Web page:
April's family tree- April had a heritage of mixed nationalities. Her father was "a little bit of this and a little bit of that and a whole lot of Indian." April's mother was part Irish and part Objibway. April inherited her mother's pale skin, while Cheryl inherited her father's darker skin. Tuberculosis- April lived in Norway House in northern Manitoba until her father contracted tuberculosis. Her family was then forced to move to Winnipeg. Here is a link to more information on tuberculosis. http://www.lungusa.org/diseases/lungtb.html
"Medicine"-April's parents referred to alcohol as "medicine". They told April and Cheryl that they were sick and that they took this medicine to make them "feel better". Already in the first chapter of the book we see subtle hints at racism. First, April commented on how some people were rude to her mother when she went places. Although it never directly says that racist comments were involved, it is inferred. Secondly, when April and Cheryl went to play in the park, the white kids and the native children were calling each other names. April's mom got fatter and fatter one year. She went to the hospital and came home with a new baby, named Anna. Anna was sick, however, and eventually the child and family services people came to pick up April and Cheryl since they did not feel that it was fit for them to live with their parents. April and Cheryl were taken to live with nuns until a foster home was found.
Cheryl and April got separated and placed in different foster homes. Cheryl went to live with the MacAdams family and April went to live with the Dions. Both families were very kind to the girls and they progressed rapidly. At the end of the chapter, Mrs. Dion gets sick so April must be moved to a new foster home. Chapter 3
April gets placed with a new foster family by the name of the DeRosiers. The mother and her children, Maggie and Ricky are very mean to April. They make her do all the house work and they refer to her as a "half breed". This makes April feel resentful to her heritage and she begins to look down on the fact that she is Métis. Cheryl on the other hand, has taken an interest in Métis history and looks up to her heritage with a sense of pride. April discovers that her parents weren't ever really sick and that they were actually just alcoholics, she doesn't tell this to Cheryl though. Chapter 4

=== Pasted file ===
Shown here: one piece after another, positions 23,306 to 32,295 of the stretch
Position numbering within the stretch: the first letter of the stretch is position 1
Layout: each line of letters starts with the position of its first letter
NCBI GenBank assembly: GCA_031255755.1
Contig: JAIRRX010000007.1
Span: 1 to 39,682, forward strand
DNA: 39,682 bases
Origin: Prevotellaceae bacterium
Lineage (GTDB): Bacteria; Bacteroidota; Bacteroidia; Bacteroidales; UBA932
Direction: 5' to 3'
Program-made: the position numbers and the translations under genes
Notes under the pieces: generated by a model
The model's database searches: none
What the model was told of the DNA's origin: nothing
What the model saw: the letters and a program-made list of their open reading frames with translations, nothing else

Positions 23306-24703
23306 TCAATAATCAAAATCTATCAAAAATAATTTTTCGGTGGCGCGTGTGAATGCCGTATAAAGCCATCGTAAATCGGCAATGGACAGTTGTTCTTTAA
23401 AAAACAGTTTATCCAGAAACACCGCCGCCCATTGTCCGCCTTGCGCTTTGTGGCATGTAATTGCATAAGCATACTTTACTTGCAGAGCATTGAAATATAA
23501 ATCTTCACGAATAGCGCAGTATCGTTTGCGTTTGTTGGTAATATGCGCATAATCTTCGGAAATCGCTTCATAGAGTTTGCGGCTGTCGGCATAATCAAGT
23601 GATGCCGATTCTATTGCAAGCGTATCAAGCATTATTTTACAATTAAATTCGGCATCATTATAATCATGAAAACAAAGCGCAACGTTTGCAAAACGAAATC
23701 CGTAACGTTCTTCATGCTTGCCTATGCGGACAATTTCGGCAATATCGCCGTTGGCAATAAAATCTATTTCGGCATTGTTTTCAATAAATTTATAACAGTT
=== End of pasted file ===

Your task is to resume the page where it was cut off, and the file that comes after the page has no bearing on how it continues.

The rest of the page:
In chapter 4 Cheryl comes to live with April at the DeRosiers. She stands up to the DeRosiers more than April ever did and as a result April becomes more aggressive as well. The DeRosier children didn't do as well as April and Cheryl in school. That was one of the only things that April and Cheryl could hold over the DeRosiers. Maggie and Ricky tried to play a trick on Cheryl one day. They told her that the dog, named Rebel was hurt. Cheryl went running into the field where the bull was in order to help Rebel. Unfortunately, the bull began chasing Cheryl and she was almost very badly wounded. Mr. DeRosier saw the whole incident and for the first time, stood up for April and Cheryl. Cheryl also had some trouble in school during this chapter. She argued in history class that the book was not correctly portraying the native people. She got a strapping from the principal and her hair cut off by Mrs. DeRosier. One day April and Cheryl social worker came for a visit. April thought that she was coming to take Cheryl away. April and Cheryl decided to run away. They were caught and Mrs. Semple gave them a speech on how the things they were doing now, such as lying, running away and feeling sorry for themselves was going to lead to thefy, pregnancy and prostitution one day. Chapter 5
In chapter 5, Maggie and Ricky start rumors about April. April loses all of her friends and the guidance counselor even confronts her about these things. Cheryl continues to be...